Venue: Remote - Virtual Meeting. View directions
Apologies for absence
To receive any apologies for absence.
There were no apologies for absence.
To approve the Minutes of the previous Panel meeting on 15 July 2020.
The Minutes of the last meeting on 15 July 2020 were approved.
To receive a presentation summarising Recovery Workstream achievements to date.
Panel Members received a presentation on the Recovery work and achievements to date. It was recognised that focus of this Panel is the recovery of RBBC services and operations from the impact of Covid response initiatives, therefore the presentation focused on recovery activity. However, this needs to be placed in the context of ongoing Covid response activities and second wave planning. Areas highlighted included:
· Communities and Vulnerable People – hot food, food parcels, pharmacy collections and welfare calls were services that had been wound down although there was additional support for volunteers and foodbanks as well as ongoing work to support some single households. Limited activities had returned in the three Community Centres in line with government requirements.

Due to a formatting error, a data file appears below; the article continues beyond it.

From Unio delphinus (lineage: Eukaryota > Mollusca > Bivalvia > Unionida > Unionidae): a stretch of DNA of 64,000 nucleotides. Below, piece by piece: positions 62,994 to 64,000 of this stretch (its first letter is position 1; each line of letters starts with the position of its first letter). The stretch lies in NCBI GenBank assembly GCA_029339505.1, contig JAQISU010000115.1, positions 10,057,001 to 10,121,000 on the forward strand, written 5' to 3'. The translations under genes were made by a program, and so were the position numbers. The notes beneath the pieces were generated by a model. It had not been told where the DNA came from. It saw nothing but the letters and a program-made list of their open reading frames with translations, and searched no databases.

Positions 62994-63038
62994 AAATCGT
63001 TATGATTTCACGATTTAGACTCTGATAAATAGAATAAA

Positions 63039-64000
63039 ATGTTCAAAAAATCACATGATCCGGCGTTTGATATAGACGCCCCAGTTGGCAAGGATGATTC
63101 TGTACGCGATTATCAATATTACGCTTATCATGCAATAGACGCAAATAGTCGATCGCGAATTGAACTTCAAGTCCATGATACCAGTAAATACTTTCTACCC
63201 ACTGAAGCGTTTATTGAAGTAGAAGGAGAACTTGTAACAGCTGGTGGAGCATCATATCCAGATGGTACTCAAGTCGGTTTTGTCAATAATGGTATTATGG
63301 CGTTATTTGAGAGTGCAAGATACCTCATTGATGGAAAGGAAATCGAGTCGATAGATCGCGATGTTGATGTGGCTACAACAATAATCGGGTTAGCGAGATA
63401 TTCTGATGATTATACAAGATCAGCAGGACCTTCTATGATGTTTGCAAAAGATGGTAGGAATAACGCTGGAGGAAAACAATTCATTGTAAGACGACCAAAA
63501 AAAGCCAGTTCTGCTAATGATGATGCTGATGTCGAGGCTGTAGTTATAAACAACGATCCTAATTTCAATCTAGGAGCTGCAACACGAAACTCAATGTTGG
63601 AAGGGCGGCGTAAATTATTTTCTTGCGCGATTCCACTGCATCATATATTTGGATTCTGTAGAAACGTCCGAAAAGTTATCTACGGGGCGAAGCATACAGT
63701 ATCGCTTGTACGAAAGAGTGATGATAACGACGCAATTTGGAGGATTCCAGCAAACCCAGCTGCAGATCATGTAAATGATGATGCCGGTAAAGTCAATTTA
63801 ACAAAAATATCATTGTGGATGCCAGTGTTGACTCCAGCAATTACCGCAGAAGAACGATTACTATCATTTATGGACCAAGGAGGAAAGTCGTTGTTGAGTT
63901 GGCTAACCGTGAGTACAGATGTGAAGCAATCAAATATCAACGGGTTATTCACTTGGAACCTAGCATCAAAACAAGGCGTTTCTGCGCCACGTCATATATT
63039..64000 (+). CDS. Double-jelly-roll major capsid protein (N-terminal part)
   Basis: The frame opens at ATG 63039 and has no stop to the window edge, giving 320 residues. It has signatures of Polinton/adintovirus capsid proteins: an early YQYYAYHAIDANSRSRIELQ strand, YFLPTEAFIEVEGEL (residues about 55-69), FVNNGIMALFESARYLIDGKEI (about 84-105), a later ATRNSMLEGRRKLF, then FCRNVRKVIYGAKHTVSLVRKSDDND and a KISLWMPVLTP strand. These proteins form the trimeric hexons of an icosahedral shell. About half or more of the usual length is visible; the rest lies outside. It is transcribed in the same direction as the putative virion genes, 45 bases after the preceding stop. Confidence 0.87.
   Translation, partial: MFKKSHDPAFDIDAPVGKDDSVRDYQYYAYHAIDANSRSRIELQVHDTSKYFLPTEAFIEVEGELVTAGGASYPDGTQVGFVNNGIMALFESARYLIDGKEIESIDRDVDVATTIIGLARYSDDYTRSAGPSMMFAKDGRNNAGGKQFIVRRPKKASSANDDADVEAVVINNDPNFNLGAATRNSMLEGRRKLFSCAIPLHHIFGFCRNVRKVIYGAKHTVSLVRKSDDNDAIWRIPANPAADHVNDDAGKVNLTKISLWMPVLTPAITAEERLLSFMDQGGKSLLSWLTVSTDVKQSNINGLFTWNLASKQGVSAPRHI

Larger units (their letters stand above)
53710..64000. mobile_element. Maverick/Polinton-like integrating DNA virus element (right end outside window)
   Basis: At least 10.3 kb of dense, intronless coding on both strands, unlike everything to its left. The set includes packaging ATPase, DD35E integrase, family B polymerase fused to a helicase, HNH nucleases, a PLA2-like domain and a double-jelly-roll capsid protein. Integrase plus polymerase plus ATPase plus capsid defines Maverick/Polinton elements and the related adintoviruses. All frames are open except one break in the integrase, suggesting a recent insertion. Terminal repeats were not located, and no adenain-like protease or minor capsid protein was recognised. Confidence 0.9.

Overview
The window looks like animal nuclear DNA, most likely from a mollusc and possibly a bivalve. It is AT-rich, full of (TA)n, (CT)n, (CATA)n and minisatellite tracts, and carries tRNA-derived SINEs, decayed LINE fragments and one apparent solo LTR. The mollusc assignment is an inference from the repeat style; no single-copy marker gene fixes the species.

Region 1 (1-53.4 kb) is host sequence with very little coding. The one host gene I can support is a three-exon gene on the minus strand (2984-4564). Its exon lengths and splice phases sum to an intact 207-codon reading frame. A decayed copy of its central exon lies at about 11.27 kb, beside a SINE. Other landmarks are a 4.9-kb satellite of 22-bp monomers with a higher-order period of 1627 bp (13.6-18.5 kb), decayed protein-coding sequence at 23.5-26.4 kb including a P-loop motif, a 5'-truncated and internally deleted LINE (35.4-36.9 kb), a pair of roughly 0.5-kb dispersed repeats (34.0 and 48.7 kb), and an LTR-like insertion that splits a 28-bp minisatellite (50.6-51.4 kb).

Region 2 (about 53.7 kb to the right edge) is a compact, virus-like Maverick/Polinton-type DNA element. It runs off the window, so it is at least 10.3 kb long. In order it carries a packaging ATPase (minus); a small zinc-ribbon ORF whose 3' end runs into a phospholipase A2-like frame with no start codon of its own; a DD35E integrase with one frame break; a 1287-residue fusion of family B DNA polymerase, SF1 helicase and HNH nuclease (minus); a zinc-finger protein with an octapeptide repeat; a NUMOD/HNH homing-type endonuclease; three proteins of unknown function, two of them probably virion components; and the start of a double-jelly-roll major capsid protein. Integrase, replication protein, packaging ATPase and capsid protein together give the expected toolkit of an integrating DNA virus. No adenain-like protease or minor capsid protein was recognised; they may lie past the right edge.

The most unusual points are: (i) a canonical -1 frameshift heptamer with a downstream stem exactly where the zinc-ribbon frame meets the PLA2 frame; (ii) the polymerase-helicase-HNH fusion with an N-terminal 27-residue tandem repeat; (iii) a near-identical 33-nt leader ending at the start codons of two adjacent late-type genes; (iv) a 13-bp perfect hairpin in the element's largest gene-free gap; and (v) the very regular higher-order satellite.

· Business and Economy – Town and local centres had been supported to open including installing signage and working with local businesses and retailers. Additional small business grant funding had been made available.
· Finance and Income – Monthly returns were sent to MHCLG with Portfolio Holder oversight and the impact of Covid-19 was being considered as part of Service and Financial Planning.
· Services and Projects – Council services and activities were able to operate in a Covid-safe manner as services moved to ‘business as usual’.